The state of California has a statutory prohibition on post-employment restrictions, such as non-compete contracts, which are nevertheless enforceable in many other states. has bedeviled employers trying to protect confidential information and trade secrets. Section 16600 of California’s Business and Professions Code section 16600 states that "every contract by which anyone is restrained from engaging in a lawful profession, trade, or business of any kind is to that extent void." Because of this bar, employers based in California have limited options to prevent post-employment competition and solicitation.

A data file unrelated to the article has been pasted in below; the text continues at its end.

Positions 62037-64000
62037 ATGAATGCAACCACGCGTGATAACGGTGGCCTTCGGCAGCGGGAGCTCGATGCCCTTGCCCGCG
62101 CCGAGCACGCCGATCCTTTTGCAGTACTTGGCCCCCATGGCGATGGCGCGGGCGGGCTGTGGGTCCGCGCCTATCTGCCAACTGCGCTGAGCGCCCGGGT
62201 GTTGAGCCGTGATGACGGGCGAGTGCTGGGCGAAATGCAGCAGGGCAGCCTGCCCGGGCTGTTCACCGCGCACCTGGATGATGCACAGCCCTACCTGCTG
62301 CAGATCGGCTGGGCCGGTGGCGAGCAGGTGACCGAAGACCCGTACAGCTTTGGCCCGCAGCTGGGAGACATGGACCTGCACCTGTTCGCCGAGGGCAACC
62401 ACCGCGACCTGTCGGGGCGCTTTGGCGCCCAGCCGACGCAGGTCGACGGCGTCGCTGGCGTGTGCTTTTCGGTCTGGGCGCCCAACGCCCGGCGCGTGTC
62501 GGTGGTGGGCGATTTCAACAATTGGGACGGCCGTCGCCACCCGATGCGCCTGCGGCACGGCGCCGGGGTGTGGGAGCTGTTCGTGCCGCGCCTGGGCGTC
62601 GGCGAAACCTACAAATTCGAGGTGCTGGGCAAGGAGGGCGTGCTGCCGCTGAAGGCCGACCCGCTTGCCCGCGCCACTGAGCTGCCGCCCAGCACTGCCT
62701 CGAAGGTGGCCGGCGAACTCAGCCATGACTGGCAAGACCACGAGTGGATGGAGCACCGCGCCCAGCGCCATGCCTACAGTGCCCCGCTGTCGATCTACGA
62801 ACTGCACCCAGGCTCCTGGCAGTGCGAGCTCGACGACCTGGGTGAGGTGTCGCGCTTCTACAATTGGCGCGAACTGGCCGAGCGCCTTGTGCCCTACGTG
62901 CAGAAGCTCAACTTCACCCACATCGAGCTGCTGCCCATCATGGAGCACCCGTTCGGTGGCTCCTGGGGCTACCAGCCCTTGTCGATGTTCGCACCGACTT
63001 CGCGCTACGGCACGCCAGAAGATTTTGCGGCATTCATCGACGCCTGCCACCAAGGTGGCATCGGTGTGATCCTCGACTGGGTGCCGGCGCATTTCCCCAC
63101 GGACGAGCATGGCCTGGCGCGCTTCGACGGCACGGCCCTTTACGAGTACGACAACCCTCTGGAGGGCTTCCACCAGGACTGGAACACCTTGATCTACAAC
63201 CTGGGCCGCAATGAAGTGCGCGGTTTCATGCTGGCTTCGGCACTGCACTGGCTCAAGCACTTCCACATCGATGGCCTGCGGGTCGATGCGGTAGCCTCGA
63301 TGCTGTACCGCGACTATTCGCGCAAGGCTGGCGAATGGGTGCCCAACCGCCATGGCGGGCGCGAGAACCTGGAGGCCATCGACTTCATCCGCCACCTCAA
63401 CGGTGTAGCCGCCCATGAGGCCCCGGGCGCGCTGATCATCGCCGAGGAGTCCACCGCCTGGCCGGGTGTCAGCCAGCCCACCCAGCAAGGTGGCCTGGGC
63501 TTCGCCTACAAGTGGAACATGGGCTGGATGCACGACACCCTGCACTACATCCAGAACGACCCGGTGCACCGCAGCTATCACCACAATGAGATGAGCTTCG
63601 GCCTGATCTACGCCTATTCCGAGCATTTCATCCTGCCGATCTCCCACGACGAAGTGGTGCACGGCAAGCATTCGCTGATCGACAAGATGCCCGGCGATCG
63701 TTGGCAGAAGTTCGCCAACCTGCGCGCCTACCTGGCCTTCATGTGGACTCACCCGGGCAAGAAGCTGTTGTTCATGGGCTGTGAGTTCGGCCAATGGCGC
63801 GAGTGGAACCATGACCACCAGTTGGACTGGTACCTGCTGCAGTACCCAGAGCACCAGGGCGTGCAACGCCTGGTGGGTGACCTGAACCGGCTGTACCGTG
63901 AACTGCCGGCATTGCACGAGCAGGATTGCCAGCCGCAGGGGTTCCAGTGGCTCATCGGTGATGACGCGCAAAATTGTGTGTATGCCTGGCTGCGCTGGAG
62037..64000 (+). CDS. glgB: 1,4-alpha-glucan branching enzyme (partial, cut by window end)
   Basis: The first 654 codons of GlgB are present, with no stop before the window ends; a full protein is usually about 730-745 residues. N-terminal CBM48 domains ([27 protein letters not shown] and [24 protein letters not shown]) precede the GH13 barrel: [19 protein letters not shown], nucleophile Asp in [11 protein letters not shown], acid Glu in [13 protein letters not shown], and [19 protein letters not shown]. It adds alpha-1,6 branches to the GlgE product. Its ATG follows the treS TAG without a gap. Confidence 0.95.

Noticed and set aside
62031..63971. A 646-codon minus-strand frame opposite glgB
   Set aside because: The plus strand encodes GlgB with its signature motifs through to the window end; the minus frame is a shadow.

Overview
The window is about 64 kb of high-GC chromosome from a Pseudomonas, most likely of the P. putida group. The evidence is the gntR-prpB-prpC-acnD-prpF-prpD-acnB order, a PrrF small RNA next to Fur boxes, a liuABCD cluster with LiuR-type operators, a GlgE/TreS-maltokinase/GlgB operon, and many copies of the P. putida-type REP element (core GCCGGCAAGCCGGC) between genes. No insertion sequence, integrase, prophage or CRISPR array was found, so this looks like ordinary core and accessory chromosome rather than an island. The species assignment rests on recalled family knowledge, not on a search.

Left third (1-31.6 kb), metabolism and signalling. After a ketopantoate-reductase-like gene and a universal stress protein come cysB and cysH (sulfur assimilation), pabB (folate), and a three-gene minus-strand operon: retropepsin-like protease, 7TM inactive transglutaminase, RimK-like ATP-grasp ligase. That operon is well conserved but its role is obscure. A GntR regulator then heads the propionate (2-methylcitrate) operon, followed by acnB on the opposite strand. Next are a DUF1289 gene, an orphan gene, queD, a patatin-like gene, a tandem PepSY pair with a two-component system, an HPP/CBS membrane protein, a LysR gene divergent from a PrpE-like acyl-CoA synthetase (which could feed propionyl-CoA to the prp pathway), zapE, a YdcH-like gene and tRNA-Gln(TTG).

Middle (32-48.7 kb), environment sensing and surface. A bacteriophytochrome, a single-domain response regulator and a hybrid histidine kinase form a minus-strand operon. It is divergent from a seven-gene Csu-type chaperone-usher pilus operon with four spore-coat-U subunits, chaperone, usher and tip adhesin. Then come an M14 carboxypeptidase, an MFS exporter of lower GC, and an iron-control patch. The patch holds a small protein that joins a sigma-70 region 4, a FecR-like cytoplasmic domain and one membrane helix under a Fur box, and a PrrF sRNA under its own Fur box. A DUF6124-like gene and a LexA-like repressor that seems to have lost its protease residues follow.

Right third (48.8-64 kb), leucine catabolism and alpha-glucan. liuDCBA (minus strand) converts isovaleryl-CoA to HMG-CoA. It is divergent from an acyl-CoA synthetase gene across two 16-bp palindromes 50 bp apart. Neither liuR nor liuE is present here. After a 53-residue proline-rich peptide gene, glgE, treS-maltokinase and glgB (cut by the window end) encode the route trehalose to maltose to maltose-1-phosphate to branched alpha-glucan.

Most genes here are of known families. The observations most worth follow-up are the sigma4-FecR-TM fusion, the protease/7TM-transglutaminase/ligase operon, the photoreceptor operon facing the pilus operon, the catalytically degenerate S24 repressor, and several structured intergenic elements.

There is one method through which California employers are able to prevent former employees from using confidential information to compete and solicit customers and employees i.e. enforceable non-disclosure agreement (NDAs). Recently, the California Court of Appeal, Fourth Appellate District in Richard Hale Brown v. TGS Management Company, LLC, No. G058323 (Cal. Ct. App. October 13, 2020), however, has taken the unparalleled step of applying section 16600 to nullify the scope of non-disclosure requirements on confidential information. The court also dismissed an arbitration award that found a former employee to have violated the confidential information provisions of his NDA. It must be pointed out that this decision should be read in the light of its exceptional facts, especially since it applied to the very specialized field of statistical arbitrage. Nevertheless, employers would be wise to re-examine their NDA agreements to confirm that the definition of ‘confidential information’ is not so wide in its scope that it can be interpreted as a restraint on practicing a chosen profession, trade or business in contravention of section 16600.
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